A few things to glean from the homescreen. The official Twitter is now built in, much like Facebook was starting with 2.0. (Goodbye, third-party Twitter app market.) The singular apps button is replaced by a slightly wider widget that permanently places the dialler and browser at your fingertips - a minor tweak, but a great one, since they're two functions you want at your fingertips at all times and most Android phones don't have a dedicated phone button anymore (a phone that's easy to call with, crazy). Also, not pictured, there's a new tutorial when you bootup the phone for the first time, with lots of tips from a cute little Android.
A new automatic restore feature and an application data backup API.
Oh yes, that's right - from a software standpoint, now any Android phone can tether and be a portable Wi-Fi hotspot right out of the box. (Of course, it depends on the hardware and software too.)
Search gets a minor makeover: a blue Google button, and any easier way to narrow down precisely where you want to search - (web, contacts, apps, everything) - which developers can plug into.
A real task and application manger, neatly organised, so you can find and quickly kill any app you need to, along with the ability to move apps to and run them off of an SD card. Froyo also lets you upgrade all apps at once and adds background updating.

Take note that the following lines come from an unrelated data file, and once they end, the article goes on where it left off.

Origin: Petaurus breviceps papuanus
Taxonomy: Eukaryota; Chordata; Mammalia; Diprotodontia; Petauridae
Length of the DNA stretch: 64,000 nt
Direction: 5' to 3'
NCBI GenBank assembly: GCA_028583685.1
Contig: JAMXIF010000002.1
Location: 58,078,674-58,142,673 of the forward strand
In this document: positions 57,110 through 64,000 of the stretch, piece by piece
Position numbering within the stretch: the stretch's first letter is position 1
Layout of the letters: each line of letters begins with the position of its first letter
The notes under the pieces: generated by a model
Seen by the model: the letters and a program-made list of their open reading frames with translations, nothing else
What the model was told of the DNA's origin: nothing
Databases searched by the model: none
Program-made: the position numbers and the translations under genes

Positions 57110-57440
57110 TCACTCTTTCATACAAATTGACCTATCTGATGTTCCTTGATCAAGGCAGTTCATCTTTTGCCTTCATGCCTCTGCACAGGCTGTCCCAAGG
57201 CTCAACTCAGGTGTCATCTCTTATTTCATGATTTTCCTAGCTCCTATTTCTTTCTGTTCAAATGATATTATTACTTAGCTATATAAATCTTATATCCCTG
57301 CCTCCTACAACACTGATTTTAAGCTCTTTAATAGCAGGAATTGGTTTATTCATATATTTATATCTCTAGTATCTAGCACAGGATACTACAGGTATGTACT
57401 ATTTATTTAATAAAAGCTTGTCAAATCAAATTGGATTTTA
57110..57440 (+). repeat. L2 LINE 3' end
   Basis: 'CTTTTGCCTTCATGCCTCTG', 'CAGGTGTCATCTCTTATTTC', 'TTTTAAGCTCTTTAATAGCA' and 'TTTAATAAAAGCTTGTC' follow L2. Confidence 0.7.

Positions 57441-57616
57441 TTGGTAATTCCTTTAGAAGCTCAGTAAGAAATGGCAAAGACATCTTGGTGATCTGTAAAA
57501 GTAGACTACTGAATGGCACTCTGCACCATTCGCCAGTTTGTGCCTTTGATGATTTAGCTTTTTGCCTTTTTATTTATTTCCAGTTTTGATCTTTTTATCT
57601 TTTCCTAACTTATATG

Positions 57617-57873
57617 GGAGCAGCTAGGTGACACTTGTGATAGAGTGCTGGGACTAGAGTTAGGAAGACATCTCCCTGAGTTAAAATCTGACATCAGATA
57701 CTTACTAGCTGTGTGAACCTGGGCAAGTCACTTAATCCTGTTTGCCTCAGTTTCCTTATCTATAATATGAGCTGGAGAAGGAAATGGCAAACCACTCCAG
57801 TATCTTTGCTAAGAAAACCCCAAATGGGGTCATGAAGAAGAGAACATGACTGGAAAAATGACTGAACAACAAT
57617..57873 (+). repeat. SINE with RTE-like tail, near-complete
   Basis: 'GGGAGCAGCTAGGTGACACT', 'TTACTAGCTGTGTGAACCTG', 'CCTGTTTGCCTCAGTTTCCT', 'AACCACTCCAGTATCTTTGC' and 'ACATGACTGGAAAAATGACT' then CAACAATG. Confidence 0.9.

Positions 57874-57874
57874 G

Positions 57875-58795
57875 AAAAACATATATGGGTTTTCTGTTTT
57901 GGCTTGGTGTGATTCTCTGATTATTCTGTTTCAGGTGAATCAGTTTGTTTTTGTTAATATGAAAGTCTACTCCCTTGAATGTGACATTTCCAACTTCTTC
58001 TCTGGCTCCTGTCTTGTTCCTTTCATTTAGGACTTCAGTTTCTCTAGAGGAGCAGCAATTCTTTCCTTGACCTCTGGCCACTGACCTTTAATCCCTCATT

A new way to administer to the phone is one of a handful of new enterprise-y features, like mucho improved Exchange support.
One I missed - a better camera interface, and a zoom gesture for checking out stacks of pictures.
Besides the stuff that's visible, like the new homescreen widget and Android that greets you the first time you boot the phone, obviously a lot of the work is under the hood. It's all about speed, as you might've heard. It's hard to accurately gauge that for a couple of reasons - we've been using a pre-release build of Froyo, so things will probably get better before the final, and we didn't install any apps, at the behest of Adobe, since we were testing Flash 10.1 on this unit - but Google promises 2x-5x faster thanks to a just in time compiler. Overall, for us, the experience seemed about the same as 2.1 on the Nexus One, though there might've a bit more smoothness to transitions and animations.
We'll update with anything else we notice that's new too.